For data sequentially truncated from the lowest temperature point to the highest, a trend in the parameter values was seen (Table 4). Parameter values were maintained close to the ‘complete’ data set level down to eight points; below eight points, values moved outside the S.D. limits, but were still relatively close in all cases.

The results of this data manipulation suggest that data at eight temperatures with two points above *T*_{opt} (showing a clear downwards trend) are sufficient to yield parameter values for Δ*G*‡_{cat}, Δ*G*‡_{inact}, Δ*H*_{eq} and *T*_{eq} with reasonable precision.

### Enzymes operating under ‘non-ideal’ conditions: the use of initial rates

To use data from progress curves collected over extended periods of time for valid fitting to the Equilibrium Model requires that any decrease in activity observed is due solely to thermal factors and not to some other process. This means that the enzyme and its reaction be ‘ideal’; that is, the enzyme is not product inhibited, the reaction is essentially irreversible and the enzyme operates at *V*_{max} for the entire assay. To date, the enzymes that we have fitted to the Equilibrium Model have been chosen to meet, or come very close to meeting, these criteria over the 3–5 min duration of the assay.

However, many enzyme reactions are necessarily assayed under non-ideal conditions. For example, the reaction may be sufficiently reversible that the back reaction contributes to the observed rate during the assay and/or the products of the reaction may be inhibitors of the enzyme. Application of the Equilibrium Model to these non-ideal enzyme reactions can usually be achieved by restricting assays to the initial rate of reaction. Setting *t*=0 in eqn (1) gives eqn (3) below. Using this, it is possible to fit the experimental data for zero time (i.e. initial rates) to the Equilibrium Model to determine Δ*G*‡_{cat}, Δ*H*_{eq} and *T*_{eq}, although the time-dependent thermal denaturation parameter, Δ*G*‡_{inact}, cannot be determined. At *t*=0,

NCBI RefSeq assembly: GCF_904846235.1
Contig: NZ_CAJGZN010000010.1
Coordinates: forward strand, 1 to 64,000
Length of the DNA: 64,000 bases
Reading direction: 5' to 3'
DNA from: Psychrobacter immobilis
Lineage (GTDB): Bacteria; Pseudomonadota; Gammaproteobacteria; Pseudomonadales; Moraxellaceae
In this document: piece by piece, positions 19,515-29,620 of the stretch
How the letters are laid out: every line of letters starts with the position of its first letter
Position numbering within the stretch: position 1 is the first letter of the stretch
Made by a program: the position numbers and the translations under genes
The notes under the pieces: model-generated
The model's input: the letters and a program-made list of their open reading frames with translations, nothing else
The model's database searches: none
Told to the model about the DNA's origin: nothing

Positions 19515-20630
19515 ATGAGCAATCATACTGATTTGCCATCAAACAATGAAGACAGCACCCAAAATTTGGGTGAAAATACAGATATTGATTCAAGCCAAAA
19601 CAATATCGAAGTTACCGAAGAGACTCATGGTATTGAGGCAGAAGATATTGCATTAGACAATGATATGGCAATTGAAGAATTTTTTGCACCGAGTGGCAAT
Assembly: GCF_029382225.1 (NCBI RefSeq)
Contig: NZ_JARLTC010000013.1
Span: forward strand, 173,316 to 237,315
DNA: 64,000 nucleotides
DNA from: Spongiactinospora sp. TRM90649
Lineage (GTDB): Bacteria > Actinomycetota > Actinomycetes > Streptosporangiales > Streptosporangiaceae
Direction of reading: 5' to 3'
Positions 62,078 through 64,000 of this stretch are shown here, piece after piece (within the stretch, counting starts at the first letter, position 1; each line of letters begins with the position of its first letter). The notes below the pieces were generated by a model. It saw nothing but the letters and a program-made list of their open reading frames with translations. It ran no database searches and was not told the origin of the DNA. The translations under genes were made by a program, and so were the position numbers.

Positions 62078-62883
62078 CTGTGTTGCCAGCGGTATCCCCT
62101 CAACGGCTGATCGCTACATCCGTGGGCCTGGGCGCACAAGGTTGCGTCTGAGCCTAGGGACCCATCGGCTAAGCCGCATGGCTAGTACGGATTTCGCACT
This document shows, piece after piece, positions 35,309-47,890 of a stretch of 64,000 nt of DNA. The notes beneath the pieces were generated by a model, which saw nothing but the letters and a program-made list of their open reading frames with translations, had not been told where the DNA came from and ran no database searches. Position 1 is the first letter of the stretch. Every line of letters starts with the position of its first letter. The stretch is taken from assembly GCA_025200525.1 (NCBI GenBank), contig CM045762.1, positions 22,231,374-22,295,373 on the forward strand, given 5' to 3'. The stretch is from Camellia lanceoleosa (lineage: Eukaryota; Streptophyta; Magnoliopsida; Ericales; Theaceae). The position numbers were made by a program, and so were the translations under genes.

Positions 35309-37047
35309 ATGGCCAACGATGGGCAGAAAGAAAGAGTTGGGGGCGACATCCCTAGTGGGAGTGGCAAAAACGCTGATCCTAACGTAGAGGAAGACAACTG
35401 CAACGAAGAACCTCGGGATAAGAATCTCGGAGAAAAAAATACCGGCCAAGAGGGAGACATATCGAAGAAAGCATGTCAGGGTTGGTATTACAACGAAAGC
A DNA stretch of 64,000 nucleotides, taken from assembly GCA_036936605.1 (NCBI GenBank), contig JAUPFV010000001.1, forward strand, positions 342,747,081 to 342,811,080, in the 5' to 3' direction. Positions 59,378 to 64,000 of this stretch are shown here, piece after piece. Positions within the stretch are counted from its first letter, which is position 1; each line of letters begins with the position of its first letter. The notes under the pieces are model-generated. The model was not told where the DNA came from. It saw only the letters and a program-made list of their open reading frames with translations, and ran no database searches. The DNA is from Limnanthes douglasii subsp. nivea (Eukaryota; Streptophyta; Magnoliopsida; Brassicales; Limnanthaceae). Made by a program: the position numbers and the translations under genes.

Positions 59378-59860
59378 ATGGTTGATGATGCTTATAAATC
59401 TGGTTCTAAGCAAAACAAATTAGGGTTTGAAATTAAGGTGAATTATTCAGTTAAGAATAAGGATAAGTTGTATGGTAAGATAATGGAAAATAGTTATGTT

(3)

Another circumstance where ‘non-ideality’ may occur is when the decrease of rate during the assay is partially due to substrate depletion. If the enzyme is saturated at the start of the assay, lowering the enzyme concentration or increasing the sensitivity of the assay may remove this problem. In either case, using initial rates will allow the equilibrium model to be applied. However, if insufficient substrate is present at zero time to saturate the enzyme, either because of, e.g., solubility limitations, or as a result of increases in *K*_{m} [7,8] as the temperature is altered, then considerable errors may arise. Even here, it may be possible, if the *K*_{m} is known at each temperature, to obtain reasonable approximations of the initial rates at saturation by calculating the degree of saturation using the relationship *v*/*V*_{max}=S/(*K*_{m}+S), and applying the appropriate corrections.

To simulate the determination of the Equilibrium Model parameters for an enzyme that operates under non-ideal conditions, initial rates of reaction were calculated from each progress curve in the β-lactamase data set [2] and fitted to the modified zero-time version of the Equilibrium Model using the Scientist® software (Table 5). No significant differences in any of the parameters determined this way were found, suggesting that this manner of determination is potentially as accurate as fitting the entire time course to the Equilibrium Model for the determination of Δ*G*‡_{cat}, Δ*H*_{eq} and *T*_{eq}.

### Conclusions